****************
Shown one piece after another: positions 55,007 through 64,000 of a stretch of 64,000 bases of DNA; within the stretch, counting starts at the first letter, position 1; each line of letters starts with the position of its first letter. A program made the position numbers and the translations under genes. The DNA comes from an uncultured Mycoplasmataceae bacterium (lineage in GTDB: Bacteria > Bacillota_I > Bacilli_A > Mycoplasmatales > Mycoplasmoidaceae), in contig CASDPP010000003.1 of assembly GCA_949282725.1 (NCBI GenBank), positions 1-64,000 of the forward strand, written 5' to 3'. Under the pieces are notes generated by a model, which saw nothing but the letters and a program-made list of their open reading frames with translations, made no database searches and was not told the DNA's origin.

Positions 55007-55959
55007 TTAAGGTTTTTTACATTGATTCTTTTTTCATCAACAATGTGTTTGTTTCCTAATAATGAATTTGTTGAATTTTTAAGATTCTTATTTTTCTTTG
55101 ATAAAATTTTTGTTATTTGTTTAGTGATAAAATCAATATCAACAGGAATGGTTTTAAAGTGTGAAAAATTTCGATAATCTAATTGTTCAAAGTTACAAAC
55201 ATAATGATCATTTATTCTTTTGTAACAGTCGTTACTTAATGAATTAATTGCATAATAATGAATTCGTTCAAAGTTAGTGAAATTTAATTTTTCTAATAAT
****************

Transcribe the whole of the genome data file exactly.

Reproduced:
Shown one piece after another: positions 55,007 through 64,000 of a stretch of 64,000 bases of DNA; within the stretch, counting starts at the first letter, position 1; each line of letters starts with the position of its first letter. A program made the position numbers and the translations under genes. The DNA comes from an uncultured Mycoplasmataceae bacterium (lineage in GTDB: Bacteria > Bacillota_I > Bacilli_A > Mycoplasmatales > Mycoplasmoidaceae), in contig CASDPP010000003.1 of assembly GCA_949282725.1 (NCBI GenBank), positions 1-64,000 of the forward strand, written 5' to 3'. Under the pieces are notes generated by a model, which saw nothing but the letters and a program-made list of their open reading frames with translations, made no database searches and was not told the DNA's origin.

Positions 55007-55959
55007 TTAAGGTTTTTTACATTGATTCTTTTTTCATCAACAATGTGTTTGTTTCCTAATAATGAATTTGTTGAATTTTTAAGATTCTTATTTTTCTTTG
55101 ATAAAATTTTTGTTATTTGTTTAGTGATAAAATCAATATCAACAGGAATGGTTTTAAAGTGTGAAAAATTTCGATAATCTAATTGTTCAAAGTTACAAAC
55201 ATAATGATCATTTATTCTTTTGTAACAGTCGTTACTTAATGAATTAATTGCATAATAATGAATTCGTTCAAAGTTAGTGAAATTTAATTTTTCTAATAAT